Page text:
The World's Belly
"The eyes that see never forget," declares Urban Tap's Tamango in Full Cycle, his ravishing new dance/music/video show (Joyce Theater, through March 29), a kaleidoscope of sights and sounds. A child of French Guiana and France, he calls New York the "belly of the world." Like our voracious city, he gobbles delectable cultures from all over. It would be enough to watch this lovely, mercurial man move and tap-dance with ease, charm, and captivating androgyny as he evokes Africa's presence in places as diverse as Harlem and Andalusia. But Tamango prefers to teach by example, creating a stage big enough for everyone's stardom. His praiseworthy collaborators include break-dancers "Cricket" Colter and Ivan Manriquez, Tunisian singer Amina, Haitian percussionist-singer Bonga (Gaston Jean-Baptiste), capoeirista-musician Cabello, Malian keyboardist Cheik Tidiane Seck, singer Vishal Vaid, Italian trumpeter Fabio Morgera, and more. "Smiling even when the world says no" is Tamango's creed. "Yes, this is possible!" Eva Yaa Asantewaa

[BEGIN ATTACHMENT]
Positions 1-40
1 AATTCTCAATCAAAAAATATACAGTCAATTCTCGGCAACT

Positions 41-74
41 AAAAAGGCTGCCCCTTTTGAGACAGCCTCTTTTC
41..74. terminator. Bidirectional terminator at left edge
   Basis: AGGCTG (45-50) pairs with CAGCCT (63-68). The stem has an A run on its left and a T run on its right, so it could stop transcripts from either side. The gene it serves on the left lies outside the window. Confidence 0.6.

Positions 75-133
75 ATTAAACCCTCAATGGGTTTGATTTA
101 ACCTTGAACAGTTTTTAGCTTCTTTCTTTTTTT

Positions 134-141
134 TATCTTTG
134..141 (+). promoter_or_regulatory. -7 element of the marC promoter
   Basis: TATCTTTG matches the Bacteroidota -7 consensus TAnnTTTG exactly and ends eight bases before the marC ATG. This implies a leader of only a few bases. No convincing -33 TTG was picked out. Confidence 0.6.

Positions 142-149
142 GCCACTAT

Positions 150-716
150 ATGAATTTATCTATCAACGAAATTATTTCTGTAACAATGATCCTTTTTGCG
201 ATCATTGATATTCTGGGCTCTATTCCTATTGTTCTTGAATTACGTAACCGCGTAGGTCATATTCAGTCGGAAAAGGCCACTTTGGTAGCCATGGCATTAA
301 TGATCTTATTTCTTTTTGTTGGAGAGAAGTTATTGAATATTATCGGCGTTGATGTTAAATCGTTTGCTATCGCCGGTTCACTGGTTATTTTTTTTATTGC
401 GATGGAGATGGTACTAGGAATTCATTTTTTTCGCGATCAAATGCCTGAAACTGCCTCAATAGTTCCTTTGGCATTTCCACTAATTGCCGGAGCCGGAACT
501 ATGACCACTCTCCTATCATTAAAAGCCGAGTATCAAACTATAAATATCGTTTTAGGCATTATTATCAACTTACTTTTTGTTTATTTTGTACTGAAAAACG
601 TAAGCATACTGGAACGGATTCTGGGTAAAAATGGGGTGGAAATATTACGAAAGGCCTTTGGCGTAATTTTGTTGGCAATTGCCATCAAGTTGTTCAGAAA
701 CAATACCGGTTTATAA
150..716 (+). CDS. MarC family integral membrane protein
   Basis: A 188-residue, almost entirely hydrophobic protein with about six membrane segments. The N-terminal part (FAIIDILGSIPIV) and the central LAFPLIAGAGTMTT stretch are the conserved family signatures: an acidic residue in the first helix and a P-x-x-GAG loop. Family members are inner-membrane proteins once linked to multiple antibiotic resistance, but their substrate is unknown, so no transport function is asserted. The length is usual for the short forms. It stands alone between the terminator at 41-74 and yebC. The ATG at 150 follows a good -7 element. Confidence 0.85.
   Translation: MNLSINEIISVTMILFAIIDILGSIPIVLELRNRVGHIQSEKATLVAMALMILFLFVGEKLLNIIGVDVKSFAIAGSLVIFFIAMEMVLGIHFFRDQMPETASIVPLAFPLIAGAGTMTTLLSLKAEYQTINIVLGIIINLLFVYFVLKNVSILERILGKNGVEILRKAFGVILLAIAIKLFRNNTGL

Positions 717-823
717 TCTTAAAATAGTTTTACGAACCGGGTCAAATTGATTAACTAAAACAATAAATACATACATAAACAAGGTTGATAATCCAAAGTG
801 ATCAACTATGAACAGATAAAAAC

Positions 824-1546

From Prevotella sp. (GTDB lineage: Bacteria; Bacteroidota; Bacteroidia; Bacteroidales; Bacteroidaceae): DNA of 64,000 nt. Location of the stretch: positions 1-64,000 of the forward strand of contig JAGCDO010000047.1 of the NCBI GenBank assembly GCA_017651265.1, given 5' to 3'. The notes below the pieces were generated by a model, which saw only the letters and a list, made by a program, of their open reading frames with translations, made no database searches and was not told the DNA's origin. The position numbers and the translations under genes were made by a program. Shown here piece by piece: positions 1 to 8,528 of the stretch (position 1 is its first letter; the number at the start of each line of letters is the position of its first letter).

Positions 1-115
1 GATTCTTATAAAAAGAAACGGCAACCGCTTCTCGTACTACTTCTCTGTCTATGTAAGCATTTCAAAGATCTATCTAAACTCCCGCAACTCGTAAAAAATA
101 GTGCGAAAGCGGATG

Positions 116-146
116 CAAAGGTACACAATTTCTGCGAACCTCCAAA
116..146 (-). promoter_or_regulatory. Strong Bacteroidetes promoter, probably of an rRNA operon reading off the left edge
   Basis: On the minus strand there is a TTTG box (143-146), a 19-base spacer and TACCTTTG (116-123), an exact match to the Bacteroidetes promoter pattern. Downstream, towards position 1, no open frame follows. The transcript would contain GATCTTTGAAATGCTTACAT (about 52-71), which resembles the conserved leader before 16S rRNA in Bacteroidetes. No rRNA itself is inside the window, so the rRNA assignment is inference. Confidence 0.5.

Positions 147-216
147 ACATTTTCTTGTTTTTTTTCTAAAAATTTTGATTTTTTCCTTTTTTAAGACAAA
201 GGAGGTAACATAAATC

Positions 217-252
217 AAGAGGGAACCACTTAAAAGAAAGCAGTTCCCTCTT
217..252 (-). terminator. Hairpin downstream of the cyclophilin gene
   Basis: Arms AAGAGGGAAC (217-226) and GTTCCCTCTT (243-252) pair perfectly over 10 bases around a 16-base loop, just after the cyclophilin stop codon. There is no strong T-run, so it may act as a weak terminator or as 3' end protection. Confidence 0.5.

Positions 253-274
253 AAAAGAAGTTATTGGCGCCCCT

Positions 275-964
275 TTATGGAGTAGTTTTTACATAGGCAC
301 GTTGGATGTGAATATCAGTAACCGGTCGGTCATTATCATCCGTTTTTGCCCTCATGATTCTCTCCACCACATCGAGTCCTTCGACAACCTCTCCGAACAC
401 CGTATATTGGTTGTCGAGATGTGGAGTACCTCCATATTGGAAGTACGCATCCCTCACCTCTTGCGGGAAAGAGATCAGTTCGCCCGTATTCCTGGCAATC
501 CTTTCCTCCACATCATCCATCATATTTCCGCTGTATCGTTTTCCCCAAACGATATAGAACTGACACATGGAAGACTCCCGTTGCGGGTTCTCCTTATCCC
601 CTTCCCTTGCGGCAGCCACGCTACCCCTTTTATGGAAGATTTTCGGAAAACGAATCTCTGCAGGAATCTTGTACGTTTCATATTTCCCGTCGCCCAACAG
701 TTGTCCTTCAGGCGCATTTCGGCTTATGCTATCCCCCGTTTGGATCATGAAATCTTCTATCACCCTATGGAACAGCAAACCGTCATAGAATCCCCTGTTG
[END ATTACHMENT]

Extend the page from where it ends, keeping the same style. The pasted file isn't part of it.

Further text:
Les Grands Ballets Canadiens de Montréal's Queen of Spades (Joyce, February) had all the makings of an effective narrative ballet: Pushkin's story about love and gambling, Kim Brandstrup's thorny choreography, music adapted from Tchaikovsky's opera, and multimedia effects by a team of technical wizards. For most of the evening-length work, though, the production ideas were diffuse, the steps unmotivated, the characters (aside from Gabrielle Lamb's terrifying Countess) flat. The protagonist, Hermann (Mário Radacovsky), had little to do but stagger and tumble on the floor; only late in the game was lovely Anik Bissonnette, as Lisa, offered movement worthy of her gifts. The ballet's first half (as well as its Stalinist setting) needs to be tightened and rethought. When in the last two scenes the storytelling, the helter-skelter steps, and the video magic finally made a commitment to one another, the ballet found a dark, wild energy. Alicia Mosier
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